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This question already has an answer here:

Toady I read that integral of 0 is C. because integral = antiderivative.

How can this be true, because we know that an integral is the area under a curve...and there is no area under the line x = 0, then how its area will be any Constant(after integrating the curve)

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marked as duplicate by Rohan, Shailesh, Did, Ross Millikan, TheGeekGreek Feb 7 '17 at 17:29

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Fundamental theorem of calculus:

$$\int_a^bf(x)\ dx=F(b)-F(a)$$

For your case:

$$\int_a^b0\ dx=C-C=0$$

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  • $\begingroup$ what if there are no a and b. i mean no limits or boundings for a general solution $\endgroup$ – Tauqeer Hassan Feb 7 '17 at 15:09
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    $\begingroup$ @TauqeerHassan Then it does not represent area under a curve. $\endgroup$ – Simply Beautiful Art Feb 7 '17 at 15:10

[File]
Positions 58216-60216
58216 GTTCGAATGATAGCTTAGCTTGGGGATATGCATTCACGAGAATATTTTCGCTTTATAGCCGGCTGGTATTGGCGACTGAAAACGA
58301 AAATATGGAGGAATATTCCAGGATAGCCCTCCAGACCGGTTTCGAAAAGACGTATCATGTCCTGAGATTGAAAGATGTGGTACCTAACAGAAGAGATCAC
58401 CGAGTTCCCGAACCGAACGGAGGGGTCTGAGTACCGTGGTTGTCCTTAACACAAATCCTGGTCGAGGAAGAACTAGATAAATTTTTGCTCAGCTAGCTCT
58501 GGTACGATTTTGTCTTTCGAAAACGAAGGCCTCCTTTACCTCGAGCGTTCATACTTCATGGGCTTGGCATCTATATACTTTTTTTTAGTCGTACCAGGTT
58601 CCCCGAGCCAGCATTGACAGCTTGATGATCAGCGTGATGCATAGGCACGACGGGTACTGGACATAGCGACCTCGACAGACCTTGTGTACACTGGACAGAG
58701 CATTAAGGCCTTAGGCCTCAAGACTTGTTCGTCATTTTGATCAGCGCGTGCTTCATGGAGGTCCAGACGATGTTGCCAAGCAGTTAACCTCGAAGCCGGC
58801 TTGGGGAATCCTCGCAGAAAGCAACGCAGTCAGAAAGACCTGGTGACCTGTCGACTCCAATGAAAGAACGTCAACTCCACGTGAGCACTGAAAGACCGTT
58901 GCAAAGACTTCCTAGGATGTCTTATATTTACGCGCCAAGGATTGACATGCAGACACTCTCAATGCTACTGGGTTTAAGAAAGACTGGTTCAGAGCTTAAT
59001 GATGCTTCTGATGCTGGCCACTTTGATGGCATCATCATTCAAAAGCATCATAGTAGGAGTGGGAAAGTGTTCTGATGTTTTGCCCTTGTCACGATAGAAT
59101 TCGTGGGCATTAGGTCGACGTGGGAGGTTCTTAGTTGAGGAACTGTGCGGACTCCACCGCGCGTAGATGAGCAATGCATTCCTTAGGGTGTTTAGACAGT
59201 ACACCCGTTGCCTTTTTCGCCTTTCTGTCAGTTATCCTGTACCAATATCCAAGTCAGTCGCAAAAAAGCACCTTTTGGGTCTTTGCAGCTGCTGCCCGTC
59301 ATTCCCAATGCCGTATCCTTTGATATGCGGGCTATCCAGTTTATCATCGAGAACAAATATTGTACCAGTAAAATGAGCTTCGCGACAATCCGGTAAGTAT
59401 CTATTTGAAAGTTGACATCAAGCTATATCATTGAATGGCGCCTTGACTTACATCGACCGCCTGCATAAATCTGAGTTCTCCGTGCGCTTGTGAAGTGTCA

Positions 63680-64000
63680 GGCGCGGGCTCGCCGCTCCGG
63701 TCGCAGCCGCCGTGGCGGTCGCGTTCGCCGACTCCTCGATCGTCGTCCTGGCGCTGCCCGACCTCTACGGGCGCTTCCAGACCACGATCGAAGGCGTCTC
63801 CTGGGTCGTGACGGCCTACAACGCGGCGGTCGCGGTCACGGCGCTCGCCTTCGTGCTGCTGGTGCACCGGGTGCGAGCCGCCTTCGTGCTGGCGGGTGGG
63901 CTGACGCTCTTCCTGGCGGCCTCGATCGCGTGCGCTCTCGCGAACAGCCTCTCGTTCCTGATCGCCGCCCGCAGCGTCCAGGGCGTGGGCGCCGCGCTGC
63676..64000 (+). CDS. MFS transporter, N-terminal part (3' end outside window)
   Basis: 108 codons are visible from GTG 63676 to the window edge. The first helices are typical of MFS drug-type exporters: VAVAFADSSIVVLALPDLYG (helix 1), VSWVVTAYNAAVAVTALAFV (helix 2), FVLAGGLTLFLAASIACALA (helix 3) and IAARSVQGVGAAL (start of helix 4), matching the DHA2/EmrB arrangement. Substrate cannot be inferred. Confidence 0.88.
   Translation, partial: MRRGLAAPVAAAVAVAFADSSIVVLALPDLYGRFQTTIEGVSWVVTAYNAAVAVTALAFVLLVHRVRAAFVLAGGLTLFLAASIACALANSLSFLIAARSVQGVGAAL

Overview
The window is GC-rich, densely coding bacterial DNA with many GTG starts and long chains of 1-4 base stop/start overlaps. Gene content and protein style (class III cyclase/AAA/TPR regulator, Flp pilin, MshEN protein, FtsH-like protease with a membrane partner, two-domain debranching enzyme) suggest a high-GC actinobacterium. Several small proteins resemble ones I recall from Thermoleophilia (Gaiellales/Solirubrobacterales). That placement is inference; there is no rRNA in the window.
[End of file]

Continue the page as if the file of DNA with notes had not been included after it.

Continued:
• $\begingroup$ can u differentiate me between definti and indefinte integrals and what type of integral will be in this question $\endgroup$ – Tauqeer Hassan Feb 7 '17 at 15:17
  • $\begingroup$ @TauqeerHassan Please see this: math.stackexchange.com/questions/109225/… $\endgroup$ – Simply Beautiful Art Feb 7 '17 at 15:20
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You're confusing definite and indefinite integrals.

A definite integral $\int_a^b \cdots dx$ can (under some common conditions) be interpreted as the area under a curve, but an indefinite integral $\int \cdots dx$ cannot -- it's not even a number but a function (well, a family of functions) defined simply by the requirement that its derivative must be the integrand.

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